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Topics: specialty risk
Consumer perception toward electric vehicles is evolving as availability and technology continues to improve. Consumers are learning more about EV technology, which is leading to more EV sales. In fact, in 2021, EV sales totaled 487,560 units, an 89% increase over 2020’s 257,872 units. In 2021, EV investment in the U.S. increased by 88% to $35 billion. However, consumers still have concerns about electric vehicles, but the challenges are being met with new technology and some help from the U.S. infrastructure legislation. The main concerns consumers have regarding electric vehicles include: Electric car battery driving range BEV ranges are not as limited as they were in the past. Just less than a decade ago, an EV battery only had a range of 100 or less. But today, manufacturers listed above are releasing new electric vehicle models that can go way over 300 miles on a charge. Lack of electric vehicle charging stations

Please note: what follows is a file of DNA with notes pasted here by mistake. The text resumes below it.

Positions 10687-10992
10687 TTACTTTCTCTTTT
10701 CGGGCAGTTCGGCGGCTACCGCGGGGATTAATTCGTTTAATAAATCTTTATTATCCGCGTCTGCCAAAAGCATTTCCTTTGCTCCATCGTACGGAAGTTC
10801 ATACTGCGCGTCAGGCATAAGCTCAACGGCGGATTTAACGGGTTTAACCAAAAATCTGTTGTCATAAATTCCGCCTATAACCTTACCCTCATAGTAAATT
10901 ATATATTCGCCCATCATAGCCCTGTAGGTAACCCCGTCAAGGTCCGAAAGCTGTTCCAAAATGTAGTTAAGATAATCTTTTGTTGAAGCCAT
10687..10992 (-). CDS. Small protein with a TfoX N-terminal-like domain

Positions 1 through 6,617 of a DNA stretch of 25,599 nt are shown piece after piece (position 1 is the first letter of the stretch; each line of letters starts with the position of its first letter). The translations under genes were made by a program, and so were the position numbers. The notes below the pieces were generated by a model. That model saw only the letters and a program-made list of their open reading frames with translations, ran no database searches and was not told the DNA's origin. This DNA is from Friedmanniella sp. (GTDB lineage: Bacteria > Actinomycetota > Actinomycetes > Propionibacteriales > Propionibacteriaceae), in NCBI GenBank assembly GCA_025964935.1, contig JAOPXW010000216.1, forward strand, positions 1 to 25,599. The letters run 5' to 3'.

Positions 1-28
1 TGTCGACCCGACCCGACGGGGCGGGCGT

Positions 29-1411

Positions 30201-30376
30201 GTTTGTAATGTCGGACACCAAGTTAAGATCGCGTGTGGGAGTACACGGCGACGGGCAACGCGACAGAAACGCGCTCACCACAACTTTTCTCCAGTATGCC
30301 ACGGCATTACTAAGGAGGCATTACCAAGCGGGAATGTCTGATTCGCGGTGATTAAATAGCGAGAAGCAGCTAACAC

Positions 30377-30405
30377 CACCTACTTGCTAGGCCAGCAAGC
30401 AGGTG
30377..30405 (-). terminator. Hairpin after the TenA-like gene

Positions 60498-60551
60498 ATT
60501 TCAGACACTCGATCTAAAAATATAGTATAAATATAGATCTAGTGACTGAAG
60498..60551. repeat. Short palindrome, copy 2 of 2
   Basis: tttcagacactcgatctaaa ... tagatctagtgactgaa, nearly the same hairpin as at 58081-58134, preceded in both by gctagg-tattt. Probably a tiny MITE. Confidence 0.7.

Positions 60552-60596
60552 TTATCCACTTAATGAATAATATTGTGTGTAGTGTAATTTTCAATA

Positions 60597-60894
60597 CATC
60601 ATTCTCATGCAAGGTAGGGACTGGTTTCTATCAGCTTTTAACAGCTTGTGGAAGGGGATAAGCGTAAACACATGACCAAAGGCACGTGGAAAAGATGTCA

There are three categories of EV chargers: Level 1 (110-V outlet), Level 2 (240-V outlet), and DC fast chargers (480-V outlet). Home charging is the most convenient way to power an EV. Currently, the U.S. has 43,000 public EV charging stations and around 120,000 charging ports. However, President Biden has set a goal of installing 500,000 public charging stations by 2030. Electric car costs Compared to an internal combustion engine car, Electric vehicles can be more expensive due to the additional cost of a home charger, commercial charging, and the time it takes to find reliable public chargers. The public EV charging stations are predominantly Level 2, which cost between $2,000 and $5,000 to install. However, many subsidies are available for residents and businesses to cover upfront installation costs. DC fast chargers require more than $100,000 per station in upfront capital. Charger installation costs are lower if the technology is installed during commercial or home construction rather than long after construction. Time to charge the battery Level 1 chargers (120V) are like standard home plugs but take 11 or more hours to charge a car battery. Level 2 chargers can get an electric car back on the road in about five hours. DC fast chargers can charge a vehicle in less than an hour. The recent infrastructure bill passed by the US Congress provides a significant national investment in EVs and EV charging programs, including $5 billion for states to build a national fast-charging network. Electric vehicle battery safety Electric vehicles are just as safe, if not safer than combustion engine cars. However, there can be issues where a battery catches on fire. The National Highway Traffic Safety Administration (NHTSA) has established a Battery Safety Initiative for Electric Vehicles to coordinate research and address safety risks for batteries in electric vehicles.